My first order of business was trying to find out who or what is Coralina. It's a lovely name for either a perfume or an orange tabby, but I was interested in its source and inspiration. Google was of very limited help here, though, so my best guess is that the name refers to Isla Coralina, a teeny tiny island that's part of Islas del Rosario, a small archipelago off the coast of Colombia. There's nothing much on this glorified rock other than a boutique hotel and a glitzy night club, so I can't be sure that Coralina the perfume has anything to do with that, but several other fragrances in the Oscar de la Renta Essential Luxuries line are named after faraway places (Granada and Sargasso), while the other ones are Mi Corazon and Oriental Lace. The names navigate the space between sentimental kitsch and the gorgeous romance  of the late de la Renta aesthetics, and the reason you haven't seen these perfumes at Macy's is that they belong to the more limited collection  that was launched in 2012 exclusively for Oscar de la Renta's boutiques (for a higher price than the main line).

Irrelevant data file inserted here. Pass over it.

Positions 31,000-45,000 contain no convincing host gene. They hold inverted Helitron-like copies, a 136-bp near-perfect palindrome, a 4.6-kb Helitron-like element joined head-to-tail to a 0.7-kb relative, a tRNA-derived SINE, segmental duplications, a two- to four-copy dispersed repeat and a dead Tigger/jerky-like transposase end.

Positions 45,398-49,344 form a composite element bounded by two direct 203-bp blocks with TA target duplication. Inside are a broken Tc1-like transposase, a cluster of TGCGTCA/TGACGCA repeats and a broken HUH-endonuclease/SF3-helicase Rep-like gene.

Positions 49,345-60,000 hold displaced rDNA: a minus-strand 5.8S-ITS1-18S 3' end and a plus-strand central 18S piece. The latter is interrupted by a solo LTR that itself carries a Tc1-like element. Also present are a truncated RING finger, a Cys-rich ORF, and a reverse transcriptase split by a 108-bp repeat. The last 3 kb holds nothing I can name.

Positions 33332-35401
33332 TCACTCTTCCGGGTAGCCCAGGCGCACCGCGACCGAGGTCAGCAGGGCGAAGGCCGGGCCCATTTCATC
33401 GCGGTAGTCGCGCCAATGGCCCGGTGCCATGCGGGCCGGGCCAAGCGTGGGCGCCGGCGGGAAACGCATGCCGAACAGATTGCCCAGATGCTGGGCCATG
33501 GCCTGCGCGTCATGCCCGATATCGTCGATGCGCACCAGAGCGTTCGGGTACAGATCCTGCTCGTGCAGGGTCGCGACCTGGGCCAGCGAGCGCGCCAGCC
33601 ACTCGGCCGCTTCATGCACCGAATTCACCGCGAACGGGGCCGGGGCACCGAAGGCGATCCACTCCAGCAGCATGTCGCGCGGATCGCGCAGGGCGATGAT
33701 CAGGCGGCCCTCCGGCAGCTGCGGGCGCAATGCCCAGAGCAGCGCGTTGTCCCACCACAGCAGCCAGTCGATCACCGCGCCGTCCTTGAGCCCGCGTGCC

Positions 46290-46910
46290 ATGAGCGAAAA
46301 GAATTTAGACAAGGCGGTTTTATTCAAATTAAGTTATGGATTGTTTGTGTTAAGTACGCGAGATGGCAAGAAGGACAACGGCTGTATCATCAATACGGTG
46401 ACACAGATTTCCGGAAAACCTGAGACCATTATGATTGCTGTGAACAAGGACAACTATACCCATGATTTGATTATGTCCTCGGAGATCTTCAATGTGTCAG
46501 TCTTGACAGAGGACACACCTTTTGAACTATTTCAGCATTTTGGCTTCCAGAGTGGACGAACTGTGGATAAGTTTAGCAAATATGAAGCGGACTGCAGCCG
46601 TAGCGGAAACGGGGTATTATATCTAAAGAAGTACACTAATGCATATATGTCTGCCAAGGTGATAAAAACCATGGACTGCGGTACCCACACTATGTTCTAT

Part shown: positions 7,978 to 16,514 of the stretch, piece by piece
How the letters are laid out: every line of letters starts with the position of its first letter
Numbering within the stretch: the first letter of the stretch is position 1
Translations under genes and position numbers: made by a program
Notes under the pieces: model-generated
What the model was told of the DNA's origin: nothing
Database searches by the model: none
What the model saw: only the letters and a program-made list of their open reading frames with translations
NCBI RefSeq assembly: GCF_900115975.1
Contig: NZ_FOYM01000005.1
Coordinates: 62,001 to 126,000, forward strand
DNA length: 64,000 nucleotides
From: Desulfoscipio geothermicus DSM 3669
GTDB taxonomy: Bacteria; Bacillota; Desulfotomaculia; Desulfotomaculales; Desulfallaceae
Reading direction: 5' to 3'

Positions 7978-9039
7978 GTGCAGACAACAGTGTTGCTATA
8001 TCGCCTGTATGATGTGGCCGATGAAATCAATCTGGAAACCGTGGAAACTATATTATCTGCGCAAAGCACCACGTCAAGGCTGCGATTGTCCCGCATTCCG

Back to Coralina. The name suggested something beachy and tropical, but this couldn't be further from reality. This Oscar de la Renta perfume is a rich spring floral that offers heady fully-opened blossoms surrounded by  sharp greenery, encapsulated in a veil of sweet powder (or alternatively, a cloud of thick yellow pollen, as suggested by a dear friend). The star of this show is mimosa. Lots and lots of mimosa, and yes, it's definitely giving the impression of yellow flowers, piles of yellow taffeta, and the brilliant sunshine of the first beautiful warm day of the year.